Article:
‘Race was not a factor in Lecroy’s actions and he was trying to eliminate an annoying neighbor who happened to be black’, – Defense attorney, Erica Soderdahl
Brandon Lecroy of Greenwood County, South Carolina was sentenced to spend a decade in federal prison on Thursday after pleading guilty to a race-motivated murder-for-hire plot
Lecroy, 26, pled guilty to federal charges for paying $500 to a purported white supremacist hitman to kill his black neighbor, ‘F.J.’, in Oct
Lecroy claimed the target brought it on, constantly coming onto Lecroy’s property, trying to start fights, asking for food and to use the phone, his defense attorney said
Lecroy unknowingly hired an undercover FBI agent as the ‘hitman’, after a cop in South Carolina tipped off the feds about the defendant who had reached out to a local chapter of the Ku Klux Klan about killing his neighbor
He was overheard telling the undercover agent over the phone that he wanted the purported hitman to ‘[lynch], hang his black neighbor from a tree’
Lecroy’s attorney told the judge her client wasn’t planning a racially-motivated crime, but simply trying to kill an extremely troublesome neighbor who also happened to be African American
She said target brought it on by constantly coming onto Lecroy’s property trying to start fights, asking for food and requesting to use the phone
Brandon Lecroy, 26, of Greenwood County, North Carolina, was sentenced to 10 years in federal prison on Thursday after pleading guilty to attempting to hire a hitman from the Ku Klux Klan to lynch his black neighbor from a tree.
Lecroy pled guilty to the racist murder-for-hire plot back in October.
US District Judge Bruce Howe Hendricks determined that Lecroy’s actions technically qualified as a hate crime, but emphasized that planning to have someone else killed was such a serious offense that she would have sentenced him to the maximum penalty allowed by law even if race wasn’t a factor.
‘It’s one thing to think these thoughts, but it’s a crime to undertake to do harm to another,’ Hendricks said on Thursday.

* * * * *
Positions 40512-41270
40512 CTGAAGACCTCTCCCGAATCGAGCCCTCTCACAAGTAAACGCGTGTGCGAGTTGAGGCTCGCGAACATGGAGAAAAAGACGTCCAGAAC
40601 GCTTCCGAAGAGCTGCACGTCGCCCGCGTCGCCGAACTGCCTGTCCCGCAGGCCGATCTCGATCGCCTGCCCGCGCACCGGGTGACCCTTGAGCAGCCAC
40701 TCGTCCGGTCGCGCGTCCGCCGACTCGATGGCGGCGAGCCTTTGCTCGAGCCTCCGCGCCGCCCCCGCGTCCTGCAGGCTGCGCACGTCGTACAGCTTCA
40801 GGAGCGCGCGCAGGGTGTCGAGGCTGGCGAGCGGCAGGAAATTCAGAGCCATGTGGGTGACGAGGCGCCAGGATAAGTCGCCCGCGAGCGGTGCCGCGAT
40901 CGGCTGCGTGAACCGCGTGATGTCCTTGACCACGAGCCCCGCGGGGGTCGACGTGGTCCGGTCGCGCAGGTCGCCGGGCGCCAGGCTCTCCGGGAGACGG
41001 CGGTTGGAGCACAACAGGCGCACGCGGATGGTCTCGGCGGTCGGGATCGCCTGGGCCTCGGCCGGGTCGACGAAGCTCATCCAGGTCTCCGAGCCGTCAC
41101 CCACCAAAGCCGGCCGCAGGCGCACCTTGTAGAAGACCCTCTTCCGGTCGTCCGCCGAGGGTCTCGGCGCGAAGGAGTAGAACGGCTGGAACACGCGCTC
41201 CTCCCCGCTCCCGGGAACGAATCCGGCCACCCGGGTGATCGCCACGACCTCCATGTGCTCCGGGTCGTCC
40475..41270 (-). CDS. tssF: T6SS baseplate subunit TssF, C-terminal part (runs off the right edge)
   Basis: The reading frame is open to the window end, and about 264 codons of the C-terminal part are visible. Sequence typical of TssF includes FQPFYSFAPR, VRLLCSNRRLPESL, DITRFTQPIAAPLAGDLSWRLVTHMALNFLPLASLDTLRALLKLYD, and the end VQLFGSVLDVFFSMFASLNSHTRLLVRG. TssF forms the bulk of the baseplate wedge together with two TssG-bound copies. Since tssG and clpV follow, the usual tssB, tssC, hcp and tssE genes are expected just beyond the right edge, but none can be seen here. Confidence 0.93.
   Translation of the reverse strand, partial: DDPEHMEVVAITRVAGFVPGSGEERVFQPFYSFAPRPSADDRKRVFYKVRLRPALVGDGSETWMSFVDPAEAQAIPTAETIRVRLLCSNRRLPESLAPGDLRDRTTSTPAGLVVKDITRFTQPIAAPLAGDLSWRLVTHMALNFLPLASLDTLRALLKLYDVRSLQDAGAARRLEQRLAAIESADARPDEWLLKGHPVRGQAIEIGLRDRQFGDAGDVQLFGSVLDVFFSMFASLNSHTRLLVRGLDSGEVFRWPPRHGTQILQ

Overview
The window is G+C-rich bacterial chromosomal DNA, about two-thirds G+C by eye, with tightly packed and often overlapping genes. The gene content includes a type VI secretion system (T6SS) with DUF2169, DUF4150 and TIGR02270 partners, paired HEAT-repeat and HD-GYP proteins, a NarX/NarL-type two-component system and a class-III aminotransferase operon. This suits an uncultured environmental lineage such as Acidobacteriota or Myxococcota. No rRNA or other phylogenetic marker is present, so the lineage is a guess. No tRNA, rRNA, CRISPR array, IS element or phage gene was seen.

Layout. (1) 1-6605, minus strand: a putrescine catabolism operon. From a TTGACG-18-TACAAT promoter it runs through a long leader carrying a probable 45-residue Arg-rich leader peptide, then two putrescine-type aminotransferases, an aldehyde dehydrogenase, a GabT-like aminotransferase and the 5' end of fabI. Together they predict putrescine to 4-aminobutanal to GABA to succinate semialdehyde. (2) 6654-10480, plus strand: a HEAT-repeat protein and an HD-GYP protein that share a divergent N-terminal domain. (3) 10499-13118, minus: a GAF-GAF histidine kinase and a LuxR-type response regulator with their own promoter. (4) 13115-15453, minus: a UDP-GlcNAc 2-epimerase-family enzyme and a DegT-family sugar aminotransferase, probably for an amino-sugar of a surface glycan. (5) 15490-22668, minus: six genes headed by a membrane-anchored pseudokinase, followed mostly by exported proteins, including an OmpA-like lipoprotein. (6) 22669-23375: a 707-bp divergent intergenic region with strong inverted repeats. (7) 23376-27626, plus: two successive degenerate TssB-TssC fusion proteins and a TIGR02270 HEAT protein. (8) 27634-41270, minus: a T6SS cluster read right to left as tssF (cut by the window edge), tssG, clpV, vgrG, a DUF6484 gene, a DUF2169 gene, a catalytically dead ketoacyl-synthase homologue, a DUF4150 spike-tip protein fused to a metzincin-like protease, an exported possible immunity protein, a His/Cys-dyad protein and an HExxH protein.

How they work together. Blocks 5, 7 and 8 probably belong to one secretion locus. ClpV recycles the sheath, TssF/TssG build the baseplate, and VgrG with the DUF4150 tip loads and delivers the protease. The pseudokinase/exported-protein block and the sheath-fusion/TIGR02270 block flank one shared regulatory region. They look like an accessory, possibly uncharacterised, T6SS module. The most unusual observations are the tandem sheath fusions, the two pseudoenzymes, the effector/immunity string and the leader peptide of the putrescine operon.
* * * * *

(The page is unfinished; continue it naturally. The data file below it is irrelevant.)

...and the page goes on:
Federal agents began investigating Lecroy more than a year ago after receiving a tip from a local law enforcement official who works with the FBI’s counter terrorism division.
The unnamed officer alerted the FBI that Lecroy had reached out to a local KKK chapter, saying he wanted to pay someone affiliated with the group to kill his African-American neighbor, identified only as ‘F.J.’ in court documents.
Lecroy’s federal public defender, Erica Soderdahl, said F.J. continually came onto her client’s property trying to start fights, asking for food and to use Lecoy’s phone.
She said her client had tried numerous times to get local police to stop the neighbor from trespassing.
‘But F.J. kept coming back,’ Soderdahl told the judge, according to the Associated Press. ‘It’s not about an overriding feeling toward a race – it’s about one individual.’
An undercover FBI agent pretending to be a white supremacist hitman responded to Lecroy’s communique. During a March 20, 2018, phone call, Lecroy told the agent ‘$500 and he’s a ghost’, referring to his neighbor.
The State reported Lecroy also told the ‘hitman’ he wanted him to hang his neighbor from a tree and that he had ‘plans to take over the victim’s property,’ according to an affidavit.
The prosecution played audio recordings of Lecroy’s phone calls with the undercover agent, the AP reported. Lecroy could be heard using racist language while suggesting the supposed hitman could use a flaming cross during tundercover then agent had a face-to-face meeting with Lecroy who gave him a $100 down payment for the hit.
Lecroy’s attorney argued that going online and looking up the local Klan chapter was her client’s final act of desperation in dealing with his troublesome neighbor.
‘Brandon called the KKK because who else was he going to call?’ Soderdahl argued. ‘It had nothing to do with the color of his skin.’
Federal prosecutor William Watkins in rebutal countered that Lecroy’s attempted hit was clearly racially motivated: “The fact that he reached out to the KKK – this is not a low-functioning individual,” Watkins said.
“It’s telling that to get a black person eliminated, he turned to the KKK… He doesn’t call a biker gang. What he had in mind for his neighbor was very race specific… He targeted him because of his race.”